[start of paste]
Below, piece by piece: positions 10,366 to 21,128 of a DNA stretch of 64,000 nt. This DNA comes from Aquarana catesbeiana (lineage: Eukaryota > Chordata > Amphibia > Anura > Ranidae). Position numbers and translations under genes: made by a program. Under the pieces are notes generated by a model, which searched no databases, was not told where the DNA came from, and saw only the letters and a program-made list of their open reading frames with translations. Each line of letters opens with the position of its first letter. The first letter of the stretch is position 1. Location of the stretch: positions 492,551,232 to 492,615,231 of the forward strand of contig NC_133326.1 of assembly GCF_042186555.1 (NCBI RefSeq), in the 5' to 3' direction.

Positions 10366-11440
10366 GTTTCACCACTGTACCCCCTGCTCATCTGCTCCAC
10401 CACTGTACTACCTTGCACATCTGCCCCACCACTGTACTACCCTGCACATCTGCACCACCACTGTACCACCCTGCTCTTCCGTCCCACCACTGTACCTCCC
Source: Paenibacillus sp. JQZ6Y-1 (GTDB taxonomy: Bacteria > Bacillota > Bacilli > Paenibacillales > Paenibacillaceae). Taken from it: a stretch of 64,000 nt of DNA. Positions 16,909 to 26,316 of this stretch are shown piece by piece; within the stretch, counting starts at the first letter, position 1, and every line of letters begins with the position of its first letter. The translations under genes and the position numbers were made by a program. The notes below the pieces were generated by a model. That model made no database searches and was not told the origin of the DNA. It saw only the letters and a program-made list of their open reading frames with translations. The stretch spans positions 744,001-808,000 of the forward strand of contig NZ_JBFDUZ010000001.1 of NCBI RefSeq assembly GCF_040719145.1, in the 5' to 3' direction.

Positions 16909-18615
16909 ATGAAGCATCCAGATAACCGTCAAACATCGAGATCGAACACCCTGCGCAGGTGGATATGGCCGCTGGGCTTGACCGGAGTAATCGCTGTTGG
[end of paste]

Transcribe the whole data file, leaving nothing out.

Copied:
Below, piece by piece: positions 10,366 to 21,128 of a DNA stretch of 64,000 nt. This DNA comes from Aquarana catesbeiana (lineage: Eukaryota > Chordata > Amphibia > Anura > Ranidae). Position numbers and translations under genes: made by a program. Under the pieces are notes generated by a model, which searched no databases, was not told where the DNA came from, and saw only the letters and a program-made list of their open reading frames with translations. Each line of letters opens with the position of its first letter. The first letter of the stretch is position 1. Location of the stretch: positions 492,551,232 to 492,615,231 of the forward strand of contig NC_133326.1 of assembly GCF_042186555.1 (NCBI RefSeq), in the 5' to 3' direction.

Positions 10366-11440
10366 GTTTCACCACTGTACCCCCTGCTCATCTGCTCCAC
10401 CACTGTACTACCTTGCACATCTGCCCCACCACTGTACTACCCTGCACATCTGCACCACCACTGTACCACCCTGCTCTTCCGTCCCACCACTGTACCTCCC
Source: Paenibacillus sp. JQZ6Y-1 (GTDB taxonomy: Bacteria > Bacillota > Bacilli > Paenibacillales > Paenibacillaceae). Taken from it: a stretch of 64,000 nt of DNA. Positions 16,909 to 26,316 of this stretch are shown piece by piece; within the stretch, counting starts at the first letter, position 1, and every line of letters begins with the position of its first letter. The translations under genes and the position numbers were made by a program. The notes below the pieces were generated by a model. That model made no database searches and was not told the origin of the DNA. It saw only the letters and a program-made list of their open reading frames with translations. The stretch spans positions 744,001-808,000 of the forward strand of contig NZ_JBFDUZ010000001.1 of NCBI RefSeq assembly GCF_040719145.1, in the 5' to 3' direction.

Positions 16909-18615
16909 ATGAAGCATCCAGATAACCGTCAAACATCGAGATCGAACACCCTGCGCAGGTGGATATGGCCGCTGGGCTTGACCGGAGTAATCGCTGTTGG